Mindset vs. Skill Set: What Really Sets You Apart?
27th February 2015 | Jo Owen
The difference between the good and the great is the difference between your mindset and your skill set.
Over the past fourteen years, the research for The Mindset of Success has shown that how we think is the new frontier of performance. The difference between the good and the great is the difference between your mindset and your skill set. In a world where skills are bountiful, and increasingly outsourced to cheaper parts of the world, we need more skills to survive, let alone thrive. Mindset separates the best from the rest: the right mindset drives the right habits, which drive the right performance.
Skills focus has three traps for the unwary manager:
- Skills are in plentiful supply and becoming a commodity. Even the once-prized master’s degree in business administration (MBA) is becoming devalued. The United States is producing over 125,000 MBAs annually, up 74% in 10 years; worldwide there are over 1 million MBAs granted each year.
- Skills are not a good indicator of performance, as one CEO put it: ‘I hire most people for their skills and fire most for their values.’ The right skills are normally abundant; the right mindset is a rare commodity that is greatly valued.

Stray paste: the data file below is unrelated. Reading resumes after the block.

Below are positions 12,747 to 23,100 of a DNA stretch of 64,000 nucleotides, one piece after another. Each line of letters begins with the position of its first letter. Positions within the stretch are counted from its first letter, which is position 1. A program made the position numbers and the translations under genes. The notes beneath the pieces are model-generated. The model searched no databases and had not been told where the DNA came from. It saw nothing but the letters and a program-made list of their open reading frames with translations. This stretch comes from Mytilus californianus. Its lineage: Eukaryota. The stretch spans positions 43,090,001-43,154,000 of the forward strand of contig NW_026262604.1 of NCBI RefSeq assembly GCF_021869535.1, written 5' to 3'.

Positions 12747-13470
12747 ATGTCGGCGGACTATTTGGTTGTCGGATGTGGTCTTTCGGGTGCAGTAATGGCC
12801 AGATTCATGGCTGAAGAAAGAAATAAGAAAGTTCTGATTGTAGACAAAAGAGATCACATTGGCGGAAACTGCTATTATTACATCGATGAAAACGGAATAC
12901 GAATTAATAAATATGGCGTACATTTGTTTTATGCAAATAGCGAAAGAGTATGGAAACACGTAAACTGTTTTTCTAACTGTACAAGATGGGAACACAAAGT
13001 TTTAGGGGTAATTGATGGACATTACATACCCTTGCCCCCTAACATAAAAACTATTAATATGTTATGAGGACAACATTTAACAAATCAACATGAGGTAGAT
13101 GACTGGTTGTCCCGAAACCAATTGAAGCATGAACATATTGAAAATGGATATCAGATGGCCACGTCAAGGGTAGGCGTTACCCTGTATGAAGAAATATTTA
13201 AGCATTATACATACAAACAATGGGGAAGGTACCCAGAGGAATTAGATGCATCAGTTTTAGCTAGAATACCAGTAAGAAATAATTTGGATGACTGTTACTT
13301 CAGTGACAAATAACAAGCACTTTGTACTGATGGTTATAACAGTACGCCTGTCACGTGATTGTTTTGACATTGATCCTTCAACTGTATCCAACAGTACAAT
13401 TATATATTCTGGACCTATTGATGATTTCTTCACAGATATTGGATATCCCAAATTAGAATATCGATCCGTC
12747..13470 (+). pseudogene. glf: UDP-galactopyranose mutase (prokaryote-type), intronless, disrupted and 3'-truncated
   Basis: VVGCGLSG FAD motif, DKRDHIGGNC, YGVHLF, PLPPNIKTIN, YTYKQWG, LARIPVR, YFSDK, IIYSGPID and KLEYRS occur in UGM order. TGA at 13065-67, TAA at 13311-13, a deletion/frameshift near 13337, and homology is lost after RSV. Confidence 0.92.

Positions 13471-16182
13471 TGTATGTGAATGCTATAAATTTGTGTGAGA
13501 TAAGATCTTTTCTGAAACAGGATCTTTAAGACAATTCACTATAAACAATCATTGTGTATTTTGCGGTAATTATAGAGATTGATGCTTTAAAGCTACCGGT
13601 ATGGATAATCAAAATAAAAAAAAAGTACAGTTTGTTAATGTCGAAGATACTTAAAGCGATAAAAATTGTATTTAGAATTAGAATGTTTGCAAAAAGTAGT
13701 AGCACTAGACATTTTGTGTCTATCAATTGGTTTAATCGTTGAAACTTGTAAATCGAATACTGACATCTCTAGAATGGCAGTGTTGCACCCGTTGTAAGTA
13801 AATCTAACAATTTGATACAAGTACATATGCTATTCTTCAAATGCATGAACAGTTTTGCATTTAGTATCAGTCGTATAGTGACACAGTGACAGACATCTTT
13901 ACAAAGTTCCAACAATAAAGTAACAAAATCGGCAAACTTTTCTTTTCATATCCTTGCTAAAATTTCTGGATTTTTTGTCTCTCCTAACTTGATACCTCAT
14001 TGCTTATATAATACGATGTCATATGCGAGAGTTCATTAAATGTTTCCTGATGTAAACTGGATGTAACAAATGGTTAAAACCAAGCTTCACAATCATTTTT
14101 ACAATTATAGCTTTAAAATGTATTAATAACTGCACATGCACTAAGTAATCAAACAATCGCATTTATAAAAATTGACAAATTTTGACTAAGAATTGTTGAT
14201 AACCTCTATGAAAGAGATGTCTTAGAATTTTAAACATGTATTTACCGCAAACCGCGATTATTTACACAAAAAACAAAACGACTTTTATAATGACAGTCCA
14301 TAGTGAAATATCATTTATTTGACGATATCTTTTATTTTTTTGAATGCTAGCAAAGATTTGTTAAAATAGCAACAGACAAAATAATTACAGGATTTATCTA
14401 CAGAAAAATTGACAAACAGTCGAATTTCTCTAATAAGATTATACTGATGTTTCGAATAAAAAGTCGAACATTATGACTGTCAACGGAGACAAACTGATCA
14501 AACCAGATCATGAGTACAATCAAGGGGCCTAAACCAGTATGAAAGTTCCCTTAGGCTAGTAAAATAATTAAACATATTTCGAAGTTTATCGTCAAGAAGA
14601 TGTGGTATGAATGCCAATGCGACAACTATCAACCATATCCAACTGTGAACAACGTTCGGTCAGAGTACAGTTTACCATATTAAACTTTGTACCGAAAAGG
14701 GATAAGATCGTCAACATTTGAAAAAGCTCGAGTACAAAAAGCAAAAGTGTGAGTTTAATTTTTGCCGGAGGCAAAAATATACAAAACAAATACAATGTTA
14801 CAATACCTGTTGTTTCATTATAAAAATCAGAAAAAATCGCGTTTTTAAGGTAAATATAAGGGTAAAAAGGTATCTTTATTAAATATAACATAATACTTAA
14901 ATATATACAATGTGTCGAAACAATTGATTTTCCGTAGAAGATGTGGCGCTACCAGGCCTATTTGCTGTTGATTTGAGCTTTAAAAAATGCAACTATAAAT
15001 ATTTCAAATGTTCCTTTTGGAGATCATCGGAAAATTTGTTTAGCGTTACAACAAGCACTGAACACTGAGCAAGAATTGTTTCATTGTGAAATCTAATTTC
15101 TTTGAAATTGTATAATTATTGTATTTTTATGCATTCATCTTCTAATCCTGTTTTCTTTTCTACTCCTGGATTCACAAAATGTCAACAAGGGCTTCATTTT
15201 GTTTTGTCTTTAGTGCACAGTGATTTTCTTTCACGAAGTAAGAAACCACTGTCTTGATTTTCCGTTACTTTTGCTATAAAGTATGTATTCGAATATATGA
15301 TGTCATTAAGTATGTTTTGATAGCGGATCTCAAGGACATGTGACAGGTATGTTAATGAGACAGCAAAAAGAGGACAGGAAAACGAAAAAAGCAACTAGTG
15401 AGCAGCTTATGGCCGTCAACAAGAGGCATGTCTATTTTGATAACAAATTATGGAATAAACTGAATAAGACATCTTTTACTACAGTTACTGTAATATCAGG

- Skills requirements change when you are promoted. This is deadly for managers: the success formula that got you promoted from your last job is not the same as the success formula you need in your next job. You have to learn new roles and new skills. All the best leaders are still learning; even though they appear to be at the top of their trade, they never stop learning new skills.
- Today’s skills may be redundant tomorrow. Oxford University estimates that 47 per cent of US jobs are at risk from technology in the next 20 years. We have to be agile and adapt throughout our career. We cannot rely on one skill set for life.
The joy of mindset is that it is hidden. You may have the same skills set as others, but with the right mindset you can do more with those skills and learn new skills as well. Your improved performance will be visible, but the causes of your improved performance will remain invisible. And that is probably what you already see in your organization. Many of your colleagues will have similar skill levels, but some outperform others by a large margin. They simply act differently and better. There is no point in trying to ape their actions: copying symptoms is pointless. You have to deal with the root causes. You have to understand why they act differently: you have to find their mindset. That is very hard to do. If you asked them about their mindset, you would be met with a look of blank disbelief. And that is the purpose of this book. It makes visible the invisible advantage that the right mindset gives.